By George E. Happell
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Thinner and fatter sections, known as unduloids. Gaps ultimately form at the centres of the thin sections and their number is not fixed, as with notched-strip elements. In some cases, the number of arcs may be great enough to cause excessive fuselink voltages to be produced. Because of the insignificant heat movements which occur during the clearance of very high currents, the thermal properties of the body, end caps and terminals of a fuselink have no significant effect on the performance or arcing, provided that they are not affected by thermal or mechanical shock.
Those which comply with IEC 60269-2-1), close agreement was only obtained for currents at and above those which give pre-arcing times of about 3 ms, and the situation was even more restricted for fuselinks used to protect semiconductors, satisfactory agreement only being obtained for currents which gave pre-arcing times of 0·3 ms or less. This led to the interesting conclusion that, although in the past the simple treatment, which is possible when heat movement is neglected, was satisfactory for a significant part of the time/current characteristic, this is no longer so, and for many present-day fuselinks it is only applicable for severe short-circuit currents.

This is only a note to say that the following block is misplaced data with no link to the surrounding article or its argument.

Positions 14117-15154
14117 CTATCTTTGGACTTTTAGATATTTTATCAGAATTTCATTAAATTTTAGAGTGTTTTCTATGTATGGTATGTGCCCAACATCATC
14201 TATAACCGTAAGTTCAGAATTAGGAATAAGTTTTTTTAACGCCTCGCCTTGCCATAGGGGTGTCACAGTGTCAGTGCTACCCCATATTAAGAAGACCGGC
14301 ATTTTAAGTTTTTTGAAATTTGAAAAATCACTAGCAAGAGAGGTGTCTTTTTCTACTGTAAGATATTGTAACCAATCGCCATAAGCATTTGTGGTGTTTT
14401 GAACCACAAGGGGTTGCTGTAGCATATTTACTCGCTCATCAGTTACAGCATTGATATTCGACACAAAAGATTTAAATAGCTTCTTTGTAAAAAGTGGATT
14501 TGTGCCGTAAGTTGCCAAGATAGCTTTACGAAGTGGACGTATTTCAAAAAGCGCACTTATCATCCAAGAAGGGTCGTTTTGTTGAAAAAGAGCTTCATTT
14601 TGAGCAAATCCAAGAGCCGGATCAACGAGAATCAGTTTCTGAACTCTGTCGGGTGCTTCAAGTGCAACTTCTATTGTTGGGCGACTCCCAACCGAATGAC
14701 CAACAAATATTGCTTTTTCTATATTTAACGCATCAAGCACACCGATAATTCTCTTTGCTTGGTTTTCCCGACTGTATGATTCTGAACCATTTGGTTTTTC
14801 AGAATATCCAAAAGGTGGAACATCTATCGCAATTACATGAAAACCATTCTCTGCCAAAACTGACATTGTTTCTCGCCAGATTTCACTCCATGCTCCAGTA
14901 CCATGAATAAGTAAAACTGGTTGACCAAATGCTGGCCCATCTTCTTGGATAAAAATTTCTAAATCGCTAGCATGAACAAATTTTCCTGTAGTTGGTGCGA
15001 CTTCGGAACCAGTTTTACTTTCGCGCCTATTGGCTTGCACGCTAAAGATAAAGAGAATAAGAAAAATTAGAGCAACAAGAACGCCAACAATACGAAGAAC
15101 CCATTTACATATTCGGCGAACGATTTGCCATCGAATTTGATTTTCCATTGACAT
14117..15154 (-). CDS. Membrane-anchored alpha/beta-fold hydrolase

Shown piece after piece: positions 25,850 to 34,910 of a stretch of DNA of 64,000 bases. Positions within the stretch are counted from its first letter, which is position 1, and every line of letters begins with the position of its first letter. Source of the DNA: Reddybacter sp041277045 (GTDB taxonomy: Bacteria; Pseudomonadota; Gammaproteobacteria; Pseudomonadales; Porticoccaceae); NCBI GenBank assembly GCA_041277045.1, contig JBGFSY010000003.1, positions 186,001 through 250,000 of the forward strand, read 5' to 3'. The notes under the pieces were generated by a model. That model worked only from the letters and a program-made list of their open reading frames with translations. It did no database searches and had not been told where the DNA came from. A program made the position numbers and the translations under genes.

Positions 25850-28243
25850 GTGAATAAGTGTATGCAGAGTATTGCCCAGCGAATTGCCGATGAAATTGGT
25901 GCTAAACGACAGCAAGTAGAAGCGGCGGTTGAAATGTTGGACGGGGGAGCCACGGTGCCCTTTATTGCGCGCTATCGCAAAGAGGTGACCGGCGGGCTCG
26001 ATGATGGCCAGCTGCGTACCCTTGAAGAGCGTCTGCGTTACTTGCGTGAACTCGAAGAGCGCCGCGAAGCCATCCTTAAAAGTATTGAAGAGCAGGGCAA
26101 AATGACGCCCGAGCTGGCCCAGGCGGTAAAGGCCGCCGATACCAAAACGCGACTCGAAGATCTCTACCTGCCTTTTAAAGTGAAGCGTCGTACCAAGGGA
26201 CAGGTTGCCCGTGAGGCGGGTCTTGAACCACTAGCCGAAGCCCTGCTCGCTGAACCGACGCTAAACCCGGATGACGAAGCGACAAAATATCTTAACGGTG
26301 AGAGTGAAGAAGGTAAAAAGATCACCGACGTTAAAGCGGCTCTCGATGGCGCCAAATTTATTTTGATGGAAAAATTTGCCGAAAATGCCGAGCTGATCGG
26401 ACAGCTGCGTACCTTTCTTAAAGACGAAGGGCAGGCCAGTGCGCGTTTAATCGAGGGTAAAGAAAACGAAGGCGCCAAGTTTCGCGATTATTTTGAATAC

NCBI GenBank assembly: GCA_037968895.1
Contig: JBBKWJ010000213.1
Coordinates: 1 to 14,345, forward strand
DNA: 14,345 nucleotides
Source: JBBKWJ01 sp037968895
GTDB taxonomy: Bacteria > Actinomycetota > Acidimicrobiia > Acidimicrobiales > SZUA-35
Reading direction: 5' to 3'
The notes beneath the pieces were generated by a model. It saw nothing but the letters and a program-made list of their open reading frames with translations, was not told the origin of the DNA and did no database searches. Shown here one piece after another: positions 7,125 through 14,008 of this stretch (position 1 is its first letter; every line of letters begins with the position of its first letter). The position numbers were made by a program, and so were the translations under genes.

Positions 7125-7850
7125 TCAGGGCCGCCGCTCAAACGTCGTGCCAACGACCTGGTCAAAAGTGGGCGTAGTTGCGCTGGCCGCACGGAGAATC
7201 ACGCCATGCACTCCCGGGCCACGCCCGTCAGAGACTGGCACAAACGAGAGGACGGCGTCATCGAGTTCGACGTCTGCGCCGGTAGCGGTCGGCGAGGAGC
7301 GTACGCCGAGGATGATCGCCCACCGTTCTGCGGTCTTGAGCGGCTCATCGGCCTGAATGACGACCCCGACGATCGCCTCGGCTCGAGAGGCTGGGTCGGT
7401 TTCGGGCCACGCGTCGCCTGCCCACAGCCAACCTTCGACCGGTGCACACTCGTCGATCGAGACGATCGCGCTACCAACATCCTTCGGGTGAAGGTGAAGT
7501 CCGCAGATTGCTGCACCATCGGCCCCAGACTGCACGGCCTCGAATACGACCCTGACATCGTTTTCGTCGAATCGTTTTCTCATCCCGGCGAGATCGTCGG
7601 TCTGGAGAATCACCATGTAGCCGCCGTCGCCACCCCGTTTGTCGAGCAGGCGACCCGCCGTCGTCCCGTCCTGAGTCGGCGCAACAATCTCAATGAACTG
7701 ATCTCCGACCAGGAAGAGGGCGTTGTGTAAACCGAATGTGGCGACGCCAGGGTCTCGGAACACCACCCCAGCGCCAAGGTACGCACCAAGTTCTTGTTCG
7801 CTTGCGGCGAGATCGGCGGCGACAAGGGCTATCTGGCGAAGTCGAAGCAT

The associated power input would then cause rapid vaporisation of the whole of each notch. As an alternative, it could be taken that there are temperature gradients within an element and that it will be hottest at the centres of the restricted sections, causing vaporisation to commence at these points. The vapour escaping through the surrounding liquid could produce a hairline crack or gap across the notch. The vapour in the gaps is not ionised initially and capacitance is present across them. A similar situation must arise also with wire elements.